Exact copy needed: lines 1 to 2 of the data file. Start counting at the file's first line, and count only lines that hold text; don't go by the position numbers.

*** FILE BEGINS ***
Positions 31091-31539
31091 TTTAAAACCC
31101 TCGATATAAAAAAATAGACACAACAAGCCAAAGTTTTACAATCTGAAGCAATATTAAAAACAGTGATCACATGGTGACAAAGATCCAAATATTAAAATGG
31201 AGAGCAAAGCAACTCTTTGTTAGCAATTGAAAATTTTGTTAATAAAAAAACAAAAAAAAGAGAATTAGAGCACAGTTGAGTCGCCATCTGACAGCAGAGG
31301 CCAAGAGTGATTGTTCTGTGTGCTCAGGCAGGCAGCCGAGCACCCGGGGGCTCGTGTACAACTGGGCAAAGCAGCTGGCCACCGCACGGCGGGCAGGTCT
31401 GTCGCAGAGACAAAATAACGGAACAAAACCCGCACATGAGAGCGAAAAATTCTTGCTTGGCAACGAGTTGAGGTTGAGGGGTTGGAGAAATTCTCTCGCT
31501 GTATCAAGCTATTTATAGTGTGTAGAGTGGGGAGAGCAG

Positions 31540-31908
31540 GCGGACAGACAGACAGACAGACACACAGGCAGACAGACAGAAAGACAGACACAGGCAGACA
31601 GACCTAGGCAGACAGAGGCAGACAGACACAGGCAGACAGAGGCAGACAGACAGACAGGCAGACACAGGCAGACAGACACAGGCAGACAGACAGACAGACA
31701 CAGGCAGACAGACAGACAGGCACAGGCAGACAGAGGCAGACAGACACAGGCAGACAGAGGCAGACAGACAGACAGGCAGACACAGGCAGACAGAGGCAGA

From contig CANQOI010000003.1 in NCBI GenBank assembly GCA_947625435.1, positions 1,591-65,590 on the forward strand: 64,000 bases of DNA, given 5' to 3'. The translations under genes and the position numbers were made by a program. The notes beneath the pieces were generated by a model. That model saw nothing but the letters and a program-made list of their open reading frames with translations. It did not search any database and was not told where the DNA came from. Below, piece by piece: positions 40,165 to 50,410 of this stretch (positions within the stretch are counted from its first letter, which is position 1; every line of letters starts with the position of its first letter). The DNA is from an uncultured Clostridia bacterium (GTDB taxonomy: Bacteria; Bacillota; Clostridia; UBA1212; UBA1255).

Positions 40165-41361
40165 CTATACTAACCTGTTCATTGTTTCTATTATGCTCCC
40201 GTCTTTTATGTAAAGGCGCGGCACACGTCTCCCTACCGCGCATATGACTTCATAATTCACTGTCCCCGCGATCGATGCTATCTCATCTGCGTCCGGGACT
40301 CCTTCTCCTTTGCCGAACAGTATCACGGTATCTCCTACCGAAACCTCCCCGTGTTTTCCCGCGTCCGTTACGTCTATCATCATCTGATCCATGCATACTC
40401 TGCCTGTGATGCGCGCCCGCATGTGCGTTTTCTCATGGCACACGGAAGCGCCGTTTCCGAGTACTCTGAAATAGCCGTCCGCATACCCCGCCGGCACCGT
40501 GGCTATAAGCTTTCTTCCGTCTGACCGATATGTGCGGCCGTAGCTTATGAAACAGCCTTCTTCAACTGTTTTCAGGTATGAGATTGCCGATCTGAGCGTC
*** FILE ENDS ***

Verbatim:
Positions 31091-31539
31091 TTTAAAACCC